All this ferry activity involves conventional ferry tonnage, 'ro-pax', where the vessel's primary design is to carry more freight capacity rather than passengers. This is in some cases though, is in complete variance to the fast ferry craft where they carry many more passengers and charging a premium.

In reporting the ferry scene, we examine the constantly changing trends of this sector, as rival ferry operators are competing in an intensive environment, battling out for market share following the fallout of the economic crisis. All this has consequences some immediately felt, while at times, the effects can be drawn out over time, leading to the expense of others, through reduced competition or takeover or even face complete removal from the marketplace, as witnessed in recent years.

Arising from these challenging times, there are of course winners and losers, as exemplified in the trend to run high-speed ferry craft only during the peak-season summer months and on shorter distance routes. In addition, where fastcraft had once dominated the ferry scene, during the heady days from the mid-90's onwards, they have been replaced by recent newcomers in the form of the 'fast ferry' and with increased levels of luxury, yet seeming to form as a cost-effective alternative.

Irish Sea Ferry Routes

Irrespective of the type of vessel deployed on Irish Sea routes (between 2-9 hours), it is the ferry companies that keep the wheels of industry moving as freight vehicles literally (roll-on and roll-off) ships coupled with motoring tourists and the humble 'foot' passenger transported 363 days a year.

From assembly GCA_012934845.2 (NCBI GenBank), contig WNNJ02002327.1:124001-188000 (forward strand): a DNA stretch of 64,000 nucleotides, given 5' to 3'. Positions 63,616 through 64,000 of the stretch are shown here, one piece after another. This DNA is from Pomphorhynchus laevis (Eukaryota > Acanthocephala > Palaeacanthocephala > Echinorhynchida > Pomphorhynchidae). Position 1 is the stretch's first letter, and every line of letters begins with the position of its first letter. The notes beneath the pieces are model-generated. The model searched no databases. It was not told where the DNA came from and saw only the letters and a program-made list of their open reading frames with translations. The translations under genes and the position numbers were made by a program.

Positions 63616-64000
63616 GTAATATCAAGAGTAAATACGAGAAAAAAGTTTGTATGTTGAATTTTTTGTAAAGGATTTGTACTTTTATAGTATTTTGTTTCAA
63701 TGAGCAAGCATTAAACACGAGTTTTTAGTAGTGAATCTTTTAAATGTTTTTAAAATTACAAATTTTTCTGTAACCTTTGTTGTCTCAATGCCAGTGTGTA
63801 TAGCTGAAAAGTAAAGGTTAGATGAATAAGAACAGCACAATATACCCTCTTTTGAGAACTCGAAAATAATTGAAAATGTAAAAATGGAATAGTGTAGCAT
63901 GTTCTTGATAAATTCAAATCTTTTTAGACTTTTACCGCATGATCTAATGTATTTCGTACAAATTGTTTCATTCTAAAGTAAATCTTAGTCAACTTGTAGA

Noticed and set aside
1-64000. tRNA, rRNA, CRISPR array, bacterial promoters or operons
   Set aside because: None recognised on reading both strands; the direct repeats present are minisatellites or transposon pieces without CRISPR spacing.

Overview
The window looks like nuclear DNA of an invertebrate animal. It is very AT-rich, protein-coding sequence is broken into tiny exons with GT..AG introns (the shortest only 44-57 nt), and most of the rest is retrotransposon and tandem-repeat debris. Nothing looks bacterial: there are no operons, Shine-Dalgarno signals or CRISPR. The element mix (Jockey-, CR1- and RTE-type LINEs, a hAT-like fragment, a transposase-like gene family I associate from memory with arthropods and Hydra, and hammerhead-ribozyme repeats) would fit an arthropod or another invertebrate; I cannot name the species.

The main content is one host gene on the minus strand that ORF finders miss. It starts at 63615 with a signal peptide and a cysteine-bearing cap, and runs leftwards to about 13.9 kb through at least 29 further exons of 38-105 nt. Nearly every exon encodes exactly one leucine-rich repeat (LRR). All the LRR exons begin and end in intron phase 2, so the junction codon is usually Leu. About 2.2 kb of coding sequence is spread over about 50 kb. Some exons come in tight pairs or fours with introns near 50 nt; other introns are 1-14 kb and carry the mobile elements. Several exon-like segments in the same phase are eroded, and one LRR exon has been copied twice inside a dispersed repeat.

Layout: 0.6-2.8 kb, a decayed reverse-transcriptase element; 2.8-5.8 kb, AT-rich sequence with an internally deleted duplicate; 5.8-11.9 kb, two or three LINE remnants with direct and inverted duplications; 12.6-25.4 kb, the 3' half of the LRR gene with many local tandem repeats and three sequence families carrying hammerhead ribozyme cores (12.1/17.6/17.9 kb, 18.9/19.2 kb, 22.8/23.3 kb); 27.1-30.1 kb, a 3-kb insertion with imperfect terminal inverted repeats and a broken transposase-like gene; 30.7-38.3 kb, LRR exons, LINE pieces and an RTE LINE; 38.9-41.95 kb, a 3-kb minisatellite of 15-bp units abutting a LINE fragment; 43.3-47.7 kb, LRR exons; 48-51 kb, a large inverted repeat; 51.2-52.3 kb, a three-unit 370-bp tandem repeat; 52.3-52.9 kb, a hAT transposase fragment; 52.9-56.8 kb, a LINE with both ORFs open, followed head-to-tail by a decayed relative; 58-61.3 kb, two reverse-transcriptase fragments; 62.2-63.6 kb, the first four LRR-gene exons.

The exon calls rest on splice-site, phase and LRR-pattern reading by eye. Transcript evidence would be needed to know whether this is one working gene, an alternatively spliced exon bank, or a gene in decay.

As such the exclusive freight-only operators provide important trading routes between Ireland and the UK, where the freight haulage customer is 'king' to generating year-round revenue to the ferry operator. However, custom built tonnage entering service in recent years has exceeded the level of capacity of the Irish Sea in certain quarters of the freight market.

A prime example of the necessity for trade in which we consumers often expect daily, though arguably question how it reached our shores, is the delivery of just in time perishable products to fill our supermarket shelves.

A visual manifestation of this is the arrival every morning and evening into our main ports, where a combination of ferries, ro-pax vessels and fast-craft all descend at the same time. In essence this a marine version to our road-based rush hour traffic going in and out along the commuter belts.

Across the Celtic Sea, the ferry scene coverage is also about those overnight direct ferry routes from Ireland connecting the north-western French ports in Brittany and Normandy.

Due to the seasonality of these routes to Europe, the ferry scene may be in the majority running between February to November, however by no means does this lessen operator competition.

Noting there have been plans over the years to run a direct Irish –Iberian ferry service, which would open up existing and develop new freight markets. Should a direct service open, it would bring new opportunities also for holidaymakers, where Spain is the most visited country in the EU visited by Irish holidaymakers ... heading for the sun!